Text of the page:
Pro Tip: The Castle Gardens are idyllic for a picnic.
5. Enjoy Some Black Stuff
Guinness Storehouse is the world’s most visited brewery, and it’s easy to see why. There is lots to do. You can tour the brewery, visit the Gravity Bar for 360-degree Dublin views, have a Connoisseur Experience, join the Guinness Academy, or have your selfie printed in the foam of your pint. If that’s not enough, you can visit their distillery and explore modern Irish whisky with cocktails, tastings, and workshops. Last but not least, enjoy pub-grub and small-batch brews at the Open Gate Brewery. Guinness Storehouse is on St. James’s Gate in Dublin.
6. Cross A Bridge Or Two
The River Liffey runs through the middle of Temple Bar District. 21 bridges cross the river carrying pedestrians and autos. Each bridge is different in style and function. As you crisscross the area, walk to the middle of a bridge for a great photo opp. Two of my favorites are…
The Ha’Penny Bridge (the official name is Liffey Bridge) is a footbridge built in 1816. The whimsical cast iron arched bridge was made in Shropshire, England. Ha’Penny was the first pedestrian bridge to cross the river, augmenting ferries. The name, ha’ penny, comes from the half penny toll charged for crossing the bridge.
Vehicles and pedestrians cross the Liffey on the Samuel Beckett Bridge. The movable bridge swings horizontally, allowing boats to pass up and down the river.
[07-St Stevens Green – Dublin ©Mary Charlebois.jpg]
7. Explore A Calm Oasis
Saint Stephen’s Green is in the center of Dublin. It’s a calm oasis in the middle of Dublin’s hustle and bustle. Yet Saint Stephen’s is more than a park. It’s a repository of 400-years of history, sculpture, and landscape.
The park’s landscaping has been maintained in its 1880 Victorian design. There’s a formal garden in the center of the green. Paths and lawns are symmetrical, leading to the park’s heart, two granite fountains. Over 750 trees, beds of seasonal flowers, border plantings, and footpaths fill the remainder of the 22-acre park. I was lucky enough to be there in the spring when the early spring bulb gardens were in their glory.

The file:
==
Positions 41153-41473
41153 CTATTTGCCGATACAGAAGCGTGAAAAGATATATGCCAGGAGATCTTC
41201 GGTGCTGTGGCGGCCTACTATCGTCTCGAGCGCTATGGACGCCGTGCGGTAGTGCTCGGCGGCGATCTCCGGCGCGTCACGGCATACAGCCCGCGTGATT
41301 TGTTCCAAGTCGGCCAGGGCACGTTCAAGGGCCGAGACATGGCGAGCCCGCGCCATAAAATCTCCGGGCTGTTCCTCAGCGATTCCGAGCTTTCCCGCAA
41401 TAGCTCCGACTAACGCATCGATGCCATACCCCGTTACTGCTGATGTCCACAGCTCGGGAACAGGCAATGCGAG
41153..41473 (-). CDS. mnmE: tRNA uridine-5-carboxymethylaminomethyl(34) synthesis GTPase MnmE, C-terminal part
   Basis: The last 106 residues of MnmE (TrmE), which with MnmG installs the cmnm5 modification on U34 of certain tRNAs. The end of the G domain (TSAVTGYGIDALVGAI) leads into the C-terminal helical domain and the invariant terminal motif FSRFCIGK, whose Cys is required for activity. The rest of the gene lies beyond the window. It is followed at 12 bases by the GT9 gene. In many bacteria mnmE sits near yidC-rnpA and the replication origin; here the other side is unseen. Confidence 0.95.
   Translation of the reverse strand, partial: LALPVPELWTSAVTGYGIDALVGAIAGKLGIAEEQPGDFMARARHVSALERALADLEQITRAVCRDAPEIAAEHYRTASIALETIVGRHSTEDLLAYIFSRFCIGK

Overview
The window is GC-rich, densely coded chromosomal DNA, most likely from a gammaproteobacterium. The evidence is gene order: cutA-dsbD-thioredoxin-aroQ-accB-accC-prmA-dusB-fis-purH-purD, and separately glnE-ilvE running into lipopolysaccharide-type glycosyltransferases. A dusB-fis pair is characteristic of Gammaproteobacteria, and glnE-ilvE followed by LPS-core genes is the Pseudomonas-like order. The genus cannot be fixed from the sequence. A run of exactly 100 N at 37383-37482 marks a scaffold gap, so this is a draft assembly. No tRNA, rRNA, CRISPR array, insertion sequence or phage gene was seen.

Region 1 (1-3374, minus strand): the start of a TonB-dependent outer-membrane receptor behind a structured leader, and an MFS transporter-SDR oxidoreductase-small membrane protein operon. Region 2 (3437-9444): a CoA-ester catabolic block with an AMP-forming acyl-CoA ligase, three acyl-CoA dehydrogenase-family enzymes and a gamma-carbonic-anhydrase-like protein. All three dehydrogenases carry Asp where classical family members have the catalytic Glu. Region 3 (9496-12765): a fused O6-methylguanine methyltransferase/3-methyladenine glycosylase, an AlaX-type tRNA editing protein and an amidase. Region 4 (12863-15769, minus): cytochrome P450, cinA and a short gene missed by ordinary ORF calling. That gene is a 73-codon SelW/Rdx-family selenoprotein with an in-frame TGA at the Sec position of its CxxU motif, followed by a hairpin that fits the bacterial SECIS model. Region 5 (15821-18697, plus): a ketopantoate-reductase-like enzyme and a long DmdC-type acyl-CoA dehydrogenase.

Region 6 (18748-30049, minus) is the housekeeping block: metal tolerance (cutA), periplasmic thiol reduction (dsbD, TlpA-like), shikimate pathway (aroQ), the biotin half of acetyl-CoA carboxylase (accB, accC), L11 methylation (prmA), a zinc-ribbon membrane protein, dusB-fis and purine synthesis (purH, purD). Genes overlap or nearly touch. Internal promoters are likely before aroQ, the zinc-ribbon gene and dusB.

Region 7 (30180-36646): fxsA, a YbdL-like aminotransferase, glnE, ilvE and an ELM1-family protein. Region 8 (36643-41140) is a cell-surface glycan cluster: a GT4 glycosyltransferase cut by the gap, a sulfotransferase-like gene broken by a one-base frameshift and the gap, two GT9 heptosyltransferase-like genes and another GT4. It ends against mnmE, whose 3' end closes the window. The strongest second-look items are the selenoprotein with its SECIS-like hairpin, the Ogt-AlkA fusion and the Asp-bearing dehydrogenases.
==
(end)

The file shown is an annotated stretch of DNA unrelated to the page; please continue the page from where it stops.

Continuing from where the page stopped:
Throughout the common are sculptures and memorials honoring Irish heroes and artists. In addition, band stands often have performances. Spectators bring a blanket and sit on the lawn for the free events.
Urban wildlife is plentiful. I adored the graceful white swans on the lakes. While Saint Stephen’s is a birder’s paradise, mammals are often spotted — squirrels are most common. Still, foxes, mice, and rats live unseen by most park visitors.
An ideal way to get to know the park is the audio guide. 10 stops take about an hour with the guide on your phone or tablet. Here’s a little sample. I think you’ll find it informative and fascinating.
8. Lunch At The Epic
Located in the CHQ Building, the EPIC is a world-class museum. Atop the EPIC in the CHQ Building is an outstanding food, shopping, and lifestyle mall. Lunch here can satisfy any taste, even a group with different tastes.
I found TOSS’D Noodles & Salads irresistible — more than once. As the name suggests, noodles and salads are the house specialties. The Thai chicken & coconut soup (tom kha gai) was a frequent choice. Creamy, sweet, spicy, hot, and delicious. The huge, under-10-euro bowl of slurpy goodness was what I needed for a misty afternoon of walking.
If you plan to fly, you’ll arrive at Dublin International Airport (DUB). You can drive, take a taxi, or take a bus into the city.
If coming from England, take an auto or passenger ferry from Holyhead to Dublin. You can walk, bus, or taxi to Temple Bar from the port.
I suggest not driving. Like any big city, traffic is a bit anxiety-inducing, especially if left-side driving is new to you. Also, parking is scarce and expensive. A taxi will cost about 36 euros and take 30 to45 minutes. A bus from the airport to the Temple Bar District costs 8 euros and takes about 45 minutes. The bus has plenty of luggage room, Wi-Fi, and onboard toilets.
Dublin’s Public Transportation is efficient, inexpensive, and safe if you want to go further afield from Temple Bar. A Visitor Leap Card is the cheapest way to get around. It can be purchased online and used with your smartphone. Learn about Dublin’s buses, trains, trams, and cycle-friendly transit at Dublin Public Transit.
Pro Tip: Make this a walking holiday. Spending time on the streets and sidewalks puts you in touch with so much more. Temple Bar is made for walking. It’s safe, well mapped, and covered with Ireland’s history and future.